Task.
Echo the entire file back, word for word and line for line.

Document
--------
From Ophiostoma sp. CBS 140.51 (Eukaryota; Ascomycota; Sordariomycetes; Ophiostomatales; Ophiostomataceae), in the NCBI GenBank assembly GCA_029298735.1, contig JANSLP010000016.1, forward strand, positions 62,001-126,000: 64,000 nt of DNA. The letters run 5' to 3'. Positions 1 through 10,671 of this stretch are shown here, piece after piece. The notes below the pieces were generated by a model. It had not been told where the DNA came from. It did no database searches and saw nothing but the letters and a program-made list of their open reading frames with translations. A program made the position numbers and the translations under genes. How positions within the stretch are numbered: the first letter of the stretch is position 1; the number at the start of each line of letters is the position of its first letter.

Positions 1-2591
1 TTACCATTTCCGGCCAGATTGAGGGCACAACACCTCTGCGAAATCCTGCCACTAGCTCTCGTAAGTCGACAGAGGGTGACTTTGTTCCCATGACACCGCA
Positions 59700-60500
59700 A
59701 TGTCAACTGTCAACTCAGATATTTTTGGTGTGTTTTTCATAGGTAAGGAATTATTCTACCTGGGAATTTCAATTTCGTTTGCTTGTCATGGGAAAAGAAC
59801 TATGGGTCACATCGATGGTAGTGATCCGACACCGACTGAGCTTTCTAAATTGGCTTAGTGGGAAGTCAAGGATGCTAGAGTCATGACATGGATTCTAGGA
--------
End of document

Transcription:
From Ophiostoma sp. CBS 140.51 (Eukaryota; Ascomycota; Sordariomycetes; Ophiostomatales; Ophiostomataceae), in the NCBI GenBank assembly GCA_029298735.1, contig JANSLP010000016.1, forward strand, positions 62,001-126,000: 64,000 nt of DNA. The letters run 5' to 3'. Positions 1 through 10,671 of this stretch are shown here, piece after piece. The notes below the pieces were generated by a model. It had not been told where the DNA came from. It did no database searches and saw nothing but the letters and a program-made list of their open reading frames with translations. A program made the position numbers and the translations under genes. How positions within the stretch are numbered: the first letter of the stretch is position 1; the number at the start of each line of letters is the position of its first letter.

Positions 1-2591
1 TTACCATTTCCGGCCAGATTGAGGGCACAACACCTCTGCGAAATCCTGCCACTAGCTCTCGTAAGTCGACAGAGGGTGACTTTGTTCCCATGACACCGCA
Positions 59700-60500
59700 A
59701 TGTCAACTGTCAACTCAGATATTTTTGGTGTGTTTTTCATAGGTAAGGAATTATTCTACCTGGGAATTTCAATTTCGTTTGCTTGTCATGGGAAAAGAAC
59801 TATGGGTCACATCGATGGTAGTGATCCGACACCGACTGAGCTTTCTAAATTGGCTTAGTGGGAAGTCAAGGATGCTAGAGTCATGACATGGATTCTAGGA